We must move past this Machiavellian phase where we intubate because we can, where the endpoint of a tube through the cords justifies the means. I would argue that the next phase of ED airway management that we are entering is the Renaissance, where we will focus more on the prevention of complications — those surrogate markers of good patient outcome — than on any specific technique or device.

Hypoxemia is potentially very destructive to any patient in the peri-intubation period, particularly for patients at risk for CNS injury. Davis has demonstrated that patients whose oxygen saturation after pre-oxygenation is less than or equal to 93 percent have a high likelihood of desaturation during intubation. (Prehosp Emerg Care 2008;12[1]:46.) It is not a matter of just going quickly through a rote RSI procedure for any such patient and hoping that critical hypoxemia will not occur; instead we must plan ahead and make appropriate modifications. Everyone, please, please, please read the recent article by Scott Weingart and Richard Levitan,“Preoxygenation and Prevention of Desaturation during Emergency Airway Management.” (Ann Emerg Med 2012;59[3]:165.)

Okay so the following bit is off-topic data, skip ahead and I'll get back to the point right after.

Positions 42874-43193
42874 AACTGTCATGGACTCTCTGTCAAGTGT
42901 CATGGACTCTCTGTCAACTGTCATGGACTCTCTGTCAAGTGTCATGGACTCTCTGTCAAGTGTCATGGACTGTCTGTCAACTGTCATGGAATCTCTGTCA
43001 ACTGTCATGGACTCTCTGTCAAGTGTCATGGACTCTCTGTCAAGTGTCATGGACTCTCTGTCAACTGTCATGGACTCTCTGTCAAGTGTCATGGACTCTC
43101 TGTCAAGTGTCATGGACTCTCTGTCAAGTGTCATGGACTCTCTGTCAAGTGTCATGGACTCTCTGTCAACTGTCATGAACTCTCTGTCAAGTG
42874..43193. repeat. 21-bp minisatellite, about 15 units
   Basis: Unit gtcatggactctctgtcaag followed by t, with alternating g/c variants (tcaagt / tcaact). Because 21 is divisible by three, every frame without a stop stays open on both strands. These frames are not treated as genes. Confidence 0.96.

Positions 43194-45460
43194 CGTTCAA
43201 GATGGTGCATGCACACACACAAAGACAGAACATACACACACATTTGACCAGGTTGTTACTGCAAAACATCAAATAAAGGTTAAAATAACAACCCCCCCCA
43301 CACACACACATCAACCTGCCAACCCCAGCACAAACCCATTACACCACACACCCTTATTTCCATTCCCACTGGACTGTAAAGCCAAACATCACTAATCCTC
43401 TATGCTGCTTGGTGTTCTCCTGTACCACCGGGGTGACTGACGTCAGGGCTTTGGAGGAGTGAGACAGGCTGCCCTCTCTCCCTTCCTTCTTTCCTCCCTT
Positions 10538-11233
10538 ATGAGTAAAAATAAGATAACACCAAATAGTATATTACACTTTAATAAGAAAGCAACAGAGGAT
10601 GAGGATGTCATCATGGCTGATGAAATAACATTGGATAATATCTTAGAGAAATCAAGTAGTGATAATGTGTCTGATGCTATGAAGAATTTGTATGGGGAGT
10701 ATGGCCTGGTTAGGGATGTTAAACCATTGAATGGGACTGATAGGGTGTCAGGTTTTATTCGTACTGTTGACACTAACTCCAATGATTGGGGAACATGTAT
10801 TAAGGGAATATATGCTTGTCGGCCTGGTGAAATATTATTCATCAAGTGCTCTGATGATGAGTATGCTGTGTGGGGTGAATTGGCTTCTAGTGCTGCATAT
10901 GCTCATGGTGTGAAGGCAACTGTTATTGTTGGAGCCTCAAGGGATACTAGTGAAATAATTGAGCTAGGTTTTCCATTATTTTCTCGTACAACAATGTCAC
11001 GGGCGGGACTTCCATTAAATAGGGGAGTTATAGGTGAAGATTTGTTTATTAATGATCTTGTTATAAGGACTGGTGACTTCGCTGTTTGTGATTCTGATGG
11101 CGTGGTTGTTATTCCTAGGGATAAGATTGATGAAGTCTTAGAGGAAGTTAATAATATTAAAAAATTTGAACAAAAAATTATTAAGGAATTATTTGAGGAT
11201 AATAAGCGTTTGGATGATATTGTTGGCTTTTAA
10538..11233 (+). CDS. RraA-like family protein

The flip side of hypoxemia is hyperoxemia. Remarkably, it may turn out that hyperoxemia is even more damaging than hypoxemia, at least after the initial intubation procedure. New evidence has shown this to be the case for patients with major head trauma and post-cardiac arrest. (J Neurotrauma 2009;26[12]:2217; JAMA 2010;303[21]:2165.) We will likely tease out exactly what oxygen level is most important for which patients, and when, over the next decade. We should get the patient through the intubation itself for now, without critical hypoxemia and then titrate the oxygen down quickly.

Hypocarbia and hypercarbia have been shown to be especially destructive in patients with severe head trauma, one of the most common indications for ED intubation. (J Neurotrauma 2010;27[7]:1233; Crit Care Med 2006;34[4]:1202.)